The dominating economic system in Libya was centralized in the past decades. Derwish, Kagiji, and Akaddar (2004) said that the dominating public sector economic system, which prevailed in Libya in the past decades, needed the financial information only for the purposes of central planning, control and taxation. They also added that this information requirement system did not encourage the development of methods for the preparation and presentation of financial information. Previously, the accounting practice in Libya was influenced by the United Kingdom (UK) and United States of America (USA) accounting procedures (Mahmud, 2005). The influence came through their owned or managed oil and non-oil firms operating in the country during the colonial period and through their advisers to Libyan firms and governmental organizations after independence (Ahmed and Gao, 2004). Derwish et al (2004, p131) mentioned that during the recently past decades the audit professionals were directly dominated by the state owned auditing mechanisms by the board named "The committee for inspection and popular control" [1] , which represented the largest proportion of the labor market audit activities. However Alruyati (2005) argued that the role of the committee for inspection and popular control, to activate the role of the auditor, regrettably did not play its part as its efforts in this matter were few. He also recommended the need to give appropriate independence to the External Auditors. Libya is trying to join World Trade Organization (WTO) and enjoy the features of General Agreement of Trade in Services (GATS). Under the urgency of the issue Derwish et al., (2004,P131) stated that Libya is trying hard to join the (WTO) while considering the conditions to comply with the norms of General Agreement of Trades in Services (GATS) which require professional qualifications from the recognized professionals in the field.

Libya has witnessed major economic and regulatory improvement including the introduction and compliance to International Accounting Standards (IASs) and International Standards on Auditing (ISAs) (CBL, 2005). These changes are believed to have effect on the auditors' independence, relevance and reliability of the audited financial statements, especially after the entrance of the Big 4 audit firms into the country.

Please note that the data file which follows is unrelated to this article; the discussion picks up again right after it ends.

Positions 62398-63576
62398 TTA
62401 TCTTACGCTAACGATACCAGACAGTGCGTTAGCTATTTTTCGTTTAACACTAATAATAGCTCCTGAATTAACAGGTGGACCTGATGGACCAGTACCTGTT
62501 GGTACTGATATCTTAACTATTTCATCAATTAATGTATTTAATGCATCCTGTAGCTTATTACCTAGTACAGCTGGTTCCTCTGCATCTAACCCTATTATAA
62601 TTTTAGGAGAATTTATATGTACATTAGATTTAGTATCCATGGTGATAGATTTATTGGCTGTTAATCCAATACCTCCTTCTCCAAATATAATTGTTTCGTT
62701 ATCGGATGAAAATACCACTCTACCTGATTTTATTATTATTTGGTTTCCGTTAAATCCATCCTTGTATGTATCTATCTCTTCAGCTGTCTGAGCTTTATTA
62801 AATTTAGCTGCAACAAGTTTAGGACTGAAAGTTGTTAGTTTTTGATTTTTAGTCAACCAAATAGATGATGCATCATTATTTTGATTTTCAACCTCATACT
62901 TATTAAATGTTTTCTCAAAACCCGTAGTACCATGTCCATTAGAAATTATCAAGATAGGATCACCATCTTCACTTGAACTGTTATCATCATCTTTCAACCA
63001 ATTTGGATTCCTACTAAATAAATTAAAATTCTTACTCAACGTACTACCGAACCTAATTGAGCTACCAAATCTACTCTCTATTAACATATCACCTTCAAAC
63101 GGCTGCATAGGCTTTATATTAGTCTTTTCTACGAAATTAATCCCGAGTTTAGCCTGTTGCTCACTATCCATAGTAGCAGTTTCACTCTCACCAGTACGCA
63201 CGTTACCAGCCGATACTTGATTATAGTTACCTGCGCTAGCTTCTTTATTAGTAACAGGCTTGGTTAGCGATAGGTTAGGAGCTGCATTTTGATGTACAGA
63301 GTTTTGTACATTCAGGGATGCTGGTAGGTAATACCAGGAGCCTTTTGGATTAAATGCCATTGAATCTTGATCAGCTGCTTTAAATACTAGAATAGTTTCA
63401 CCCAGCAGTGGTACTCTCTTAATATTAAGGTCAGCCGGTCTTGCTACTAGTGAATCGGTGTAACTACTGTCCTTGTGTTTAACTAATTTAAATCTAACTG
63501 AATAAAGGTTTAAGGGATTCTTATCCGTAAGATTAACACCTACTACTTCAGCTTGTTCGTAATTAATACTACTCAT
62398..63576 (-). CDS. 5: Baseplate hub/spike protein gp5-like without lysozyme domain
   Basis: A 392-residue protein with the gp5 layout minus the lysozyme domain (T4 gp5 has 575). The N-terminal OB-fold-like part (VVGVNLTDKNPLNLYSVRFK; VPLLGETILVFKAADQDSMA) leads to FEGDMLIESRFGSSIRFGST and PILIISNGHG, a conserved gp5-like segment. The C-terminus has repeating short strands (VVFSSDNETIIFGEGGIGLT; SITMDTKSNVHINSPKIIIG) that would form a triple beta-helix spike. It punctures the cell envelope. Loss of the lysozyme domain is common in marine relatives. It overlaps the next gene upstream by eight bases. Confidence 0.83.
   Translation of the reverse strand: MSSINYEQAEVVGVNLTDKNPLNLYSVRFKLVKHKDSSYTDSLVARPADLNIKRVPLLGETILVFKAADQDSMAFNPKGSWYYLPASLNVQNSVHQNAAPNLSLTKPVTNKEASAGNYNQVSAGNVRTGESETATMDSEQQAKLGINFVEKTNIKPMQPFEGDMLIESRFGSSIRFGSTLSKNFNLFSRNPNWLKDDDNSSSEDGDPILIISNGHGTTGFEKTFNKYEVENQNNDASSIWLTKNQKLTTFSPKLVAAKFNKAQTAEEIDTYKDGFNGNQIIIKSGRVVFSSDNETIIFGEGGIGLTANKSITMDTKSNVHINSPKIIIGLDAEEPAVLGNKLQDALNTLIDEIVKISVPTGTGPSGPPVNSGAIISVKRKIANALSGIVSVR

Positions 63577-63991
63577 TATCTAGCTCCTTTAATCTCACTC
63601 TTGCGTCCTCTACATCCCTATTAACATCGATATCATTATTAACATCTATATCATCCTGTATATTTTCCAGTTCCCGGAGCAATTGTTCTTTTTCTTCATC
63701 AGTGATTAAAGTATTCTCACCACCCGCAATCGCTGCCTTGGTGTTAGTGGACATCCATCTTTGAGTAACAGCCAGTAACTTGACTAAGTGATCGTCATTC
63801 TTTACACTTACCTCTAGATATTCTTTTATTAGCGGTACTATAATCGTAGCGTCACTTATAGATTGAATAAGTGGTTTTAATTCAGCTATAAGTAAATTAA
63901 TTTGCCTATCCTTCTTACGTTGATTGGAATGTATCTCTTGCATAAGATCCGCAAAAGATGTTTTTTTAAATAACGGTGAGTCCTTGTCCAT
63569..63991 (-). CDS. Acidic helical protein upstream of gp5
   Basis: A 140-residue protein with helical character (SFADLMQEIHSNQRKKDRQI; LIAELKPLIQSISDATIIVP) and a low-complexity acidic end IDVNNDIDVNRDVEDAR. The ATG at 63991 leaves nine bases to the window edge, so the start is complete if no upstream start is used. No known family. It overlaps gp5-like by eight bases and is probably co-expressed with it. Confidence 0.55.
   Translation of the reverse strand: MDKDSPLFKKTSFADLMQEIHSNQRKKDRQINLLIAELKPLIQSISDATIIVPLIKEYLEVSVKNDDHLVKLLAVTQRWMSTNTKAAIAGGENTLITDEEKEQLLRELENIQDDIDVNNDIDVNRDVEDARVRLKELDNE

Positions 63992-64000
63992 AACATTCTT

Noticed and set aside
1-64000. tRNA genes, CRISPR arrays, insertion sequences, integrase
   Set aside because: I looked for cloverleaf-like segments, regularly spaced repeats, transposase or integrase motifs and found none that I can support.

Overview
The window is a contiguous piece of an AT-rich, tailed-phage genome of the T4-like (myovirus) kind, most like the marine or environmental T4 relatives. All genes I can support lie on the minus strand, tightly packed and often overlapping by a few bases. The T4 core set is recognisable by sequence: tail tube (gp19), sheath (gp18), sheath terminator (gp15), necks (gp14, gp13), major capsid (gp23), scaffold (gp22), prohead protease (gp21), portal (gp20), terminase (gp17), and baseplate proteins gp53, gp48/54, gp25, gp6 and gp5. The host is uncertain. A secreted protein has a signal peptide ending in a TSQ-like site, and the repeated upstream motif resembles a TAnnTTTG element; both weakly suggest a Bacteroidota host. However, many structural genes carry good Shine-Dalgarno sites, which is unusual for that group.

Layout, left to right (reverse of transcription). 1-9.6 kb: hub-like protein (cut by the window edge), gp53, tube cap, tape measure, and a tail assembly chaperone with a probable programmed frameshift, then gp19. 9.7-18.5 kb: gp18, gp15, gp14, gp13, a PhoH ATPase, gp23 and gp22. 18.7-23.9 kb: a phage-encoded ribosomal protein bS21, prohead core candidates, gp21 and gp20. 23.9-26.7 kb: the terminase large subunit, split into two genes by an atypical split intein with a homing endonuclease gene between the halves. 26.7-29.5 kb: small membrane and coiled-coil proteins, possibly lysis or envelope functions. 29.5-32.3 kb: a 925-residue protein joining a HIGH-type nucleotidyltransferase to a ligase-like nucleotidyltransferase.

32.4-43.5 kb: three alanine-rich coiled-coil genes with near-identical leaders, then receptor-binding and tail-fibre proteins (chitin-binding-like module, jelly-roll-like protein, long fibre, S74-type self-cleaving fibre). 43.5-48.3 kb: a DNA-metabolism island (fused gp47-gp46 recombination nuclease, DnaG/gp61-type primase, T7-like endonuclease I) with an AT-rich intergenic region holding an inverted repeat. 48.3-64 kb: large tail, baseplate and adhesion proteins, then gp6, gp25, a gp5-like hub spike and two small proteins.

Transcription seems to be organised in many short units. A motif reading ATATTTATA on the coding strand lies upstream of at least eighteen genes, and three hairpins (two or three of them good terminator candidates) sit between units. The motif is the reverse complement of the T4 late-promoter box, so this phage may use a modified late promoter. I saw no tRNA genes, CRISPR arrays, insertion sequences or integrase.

Recently, a newspaper (Asharq Al-Awsat) has unveiled embezzlements by Libyan officials in the Economic and Social Development Fund( [2] ). (Mahmoud, 2010) the media also mentioned that officials from sixteen companies will be charged of fraud and maybe jailed. Even though there is embezzlements by official, the total assets of these companies grow by 19.0% (58 billion dinars) compared to 48.7 billion dinar at the end of the first quarter of last year. The liquid assets to total assets represented 70.5% or about 40.9 billion dinars deposits with the Central Bank of Libya (CBL). CBL also stated that commercial banks has witnessed a growth rates significantly in the first quarter of 2010 than it was during the same period last year.

These events raise questions about the role of the board of directors (if Audit Committee is existing ), the value of company's audits, auditor independence, relevance and reliability of financial statements in Libya.

The regulatory body of accounting professional in Libya is the Libyan Accountants' and Auditors' Association (LAAA) which was established by the Libyan government. However, the absence of Libyan own auditing and accounting standards reflect environmental factors to Libya as a developing country (Mahmud, 2005; Shareia, 2010; Wallace and Wilkinson, 2004), indicating the limited role of LAAA. Thus, companies in Libya become unable to take recourse to the auditing and accounting standards of international repute. That's why Mahmud (2005) confirmed the requirement of these standards by mentioning the enhancing of auditors' independence (professional competence and due care) while attaining a minimum level of confidence on the financial statements of the companies which have already been reviewed.